Originally Posted on July 11, 2005.
The title of this weblog is “Climate Science,” so the first thing we need to do is define “climate.” For many, the term refers to long-term weather statistics. However, on this blog we are adopting the definition that is provided in the 2005 National Research Council (NRC) report where the climate is the system consisting of the atmosphere, hydrosphere, lithosphere, and biosphere. Physical, chemical, and biological processes are involved in interactions among the components of the climate system. Figure 1-1 and 1-2 in the report illustrate this definition of climate very clearly. In the NRC report, climate forcings were extended beyond the radiative forcing of carbon dioxide to include the biogeochemical influence of carbon dioxide, but also a variety of aerosol forcings (see Table 2-2 in the report), nitrogen deposition, and land-cover changes. Each of these forcings has been determined to influence long-term weather statisitics as well as other aspects of the climate.
However, this concept of climate and its alterations by humans, has been generally ignored. The NRC report listed above certainly appears to have been incompletely missed by policymakers. As an example, at the G-8 meeting, the term “climate change” is used interchangably with “global warming.” However, the human influence on climate is much more complex and multi-dimensional than captured by the term “global warming” (see, for example, http://www.climatesci.org/publications/pdf/R-260.pdf; http://www.nap.edu/books/0309095069/html/15.html and http://www.climatesci.org/pdf/R-225.pdf). The term “global warming” is generally used to refer to an increase in the globally-averaged surface temperature in response to the increase of well-mixed greenhouse gases, particularly CO2.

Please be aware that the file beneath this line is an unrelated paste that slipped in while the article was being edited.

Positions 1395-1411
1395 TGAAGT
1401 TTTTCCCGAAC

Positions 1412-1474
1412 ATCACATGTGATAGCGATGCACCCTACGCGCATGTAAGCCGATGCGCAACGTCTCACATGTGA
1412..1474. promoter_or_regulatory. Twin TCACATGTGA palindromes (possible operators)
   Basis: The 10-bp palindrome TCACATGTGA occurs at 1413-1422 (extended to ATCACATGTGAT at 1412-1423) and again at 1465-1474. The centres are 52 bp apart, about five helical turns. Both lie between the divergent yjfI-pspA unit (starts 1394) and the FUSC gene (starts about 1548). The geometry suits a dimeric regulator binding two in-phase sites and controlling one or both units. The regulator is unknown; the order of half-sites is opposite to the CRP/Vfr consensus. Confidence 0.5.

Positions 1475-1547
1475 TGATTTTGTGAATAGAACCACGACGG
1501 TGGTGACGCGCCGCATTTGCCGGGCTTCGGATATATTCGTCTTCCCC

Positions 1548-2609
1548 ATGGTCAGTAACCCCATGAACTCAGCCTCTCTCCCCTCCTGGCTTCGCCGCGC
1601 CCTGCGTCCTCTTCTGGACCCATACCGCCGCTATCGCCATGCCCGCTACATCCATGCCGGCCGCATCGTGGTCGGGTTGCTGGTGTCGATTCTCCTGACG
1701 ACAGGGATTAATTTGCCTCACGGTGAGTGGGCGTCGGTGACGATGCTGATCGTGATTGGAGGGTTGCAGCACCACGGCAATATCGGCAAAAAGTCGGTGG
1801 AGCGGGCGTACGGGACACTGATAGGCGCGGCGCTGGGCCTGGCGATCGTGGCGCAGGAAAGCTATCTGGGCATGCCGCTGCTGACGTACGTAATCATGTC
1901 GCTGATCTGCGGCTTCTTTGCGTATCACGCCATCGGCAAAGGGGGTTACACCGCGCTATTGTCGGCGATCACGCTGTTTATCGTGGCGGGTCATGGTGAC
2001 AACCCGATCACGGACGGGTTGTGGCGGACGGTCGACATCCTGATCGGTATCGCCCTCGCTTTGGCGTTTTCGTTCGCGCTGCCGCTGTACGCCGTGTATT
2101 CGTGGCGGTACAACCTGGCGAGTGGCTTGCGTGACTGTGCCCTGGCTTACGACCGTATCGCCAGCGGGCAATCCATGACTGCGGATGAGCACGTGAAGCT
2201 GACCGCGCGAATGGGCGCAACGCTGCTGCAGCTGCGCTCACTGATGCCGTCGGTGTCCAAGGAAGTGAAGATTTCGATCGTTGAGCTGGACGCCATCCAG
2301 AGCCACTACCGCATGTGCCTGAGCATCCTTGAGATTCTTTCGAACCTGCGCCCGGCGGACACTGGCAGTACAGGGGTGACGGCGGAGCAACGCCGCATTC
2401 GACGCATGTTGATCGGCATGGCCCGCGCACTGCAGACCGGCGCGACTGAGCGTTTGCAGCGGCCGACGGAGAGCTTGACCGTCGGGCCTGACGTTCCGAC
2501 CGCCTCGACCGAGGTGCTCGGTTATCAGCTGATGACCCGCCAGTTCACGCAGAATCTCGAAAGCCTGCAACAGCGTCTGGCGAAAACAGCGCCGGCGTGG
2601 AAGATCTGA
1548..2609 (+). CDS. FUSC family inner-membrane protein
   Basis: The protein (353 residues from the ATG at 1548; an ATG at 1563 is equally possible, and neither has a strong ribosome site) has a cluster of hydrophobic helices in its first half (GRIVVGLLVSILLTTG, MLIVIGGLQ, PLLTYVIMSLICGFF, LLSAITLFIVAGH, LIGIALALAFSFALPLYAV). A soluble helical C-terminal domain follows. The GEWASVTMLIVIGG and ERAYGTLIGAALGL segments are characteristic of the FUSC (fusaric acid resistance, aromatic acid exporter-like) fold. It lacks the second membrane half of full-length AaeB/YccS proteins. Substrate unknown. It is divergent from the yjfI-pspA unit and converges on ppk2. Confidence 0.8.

If, however, we are interested in atmospheric and ocean circulation changes, which, afterall is what creates our weather, we need to focus on how humans are altering these circulations. Ocean heat content changes are the much more appropriate metric than a globally-averaged surface temperature when evaluating “global warming” in any case (http://www.climatesci.org.edu/publications/pdf/R-247.pdf).
Thus it matters how we define climate and climate forcing (http://www.nap.edu/books/0309095069/html/15.html). By ignoring a number of the other first-order climate forcings, we are not properly addressing the threat we face in the future, but instead relying on the overly simplistic view of focusing on reductions in carbon dioxide emissions as the way to reduce our “dangerous intervention” in the climate. With respect to the changes of circulations, and therefore, weather, we need to identify and quantify the role of spatially heterogeneous climate forcings such as from aerosols and land-cover change, in addition to the influence of well-mixed greenhouse gases. These heterogeneous climate forcings could represent a more significant threat to our future climate system than the risk of an increase in the atmospheric concentration of CO2.
Hopefully, this blog will stimulate discussion, as well as illuminate reasons why this broader perspective on climate variability and change has been mostly ignored.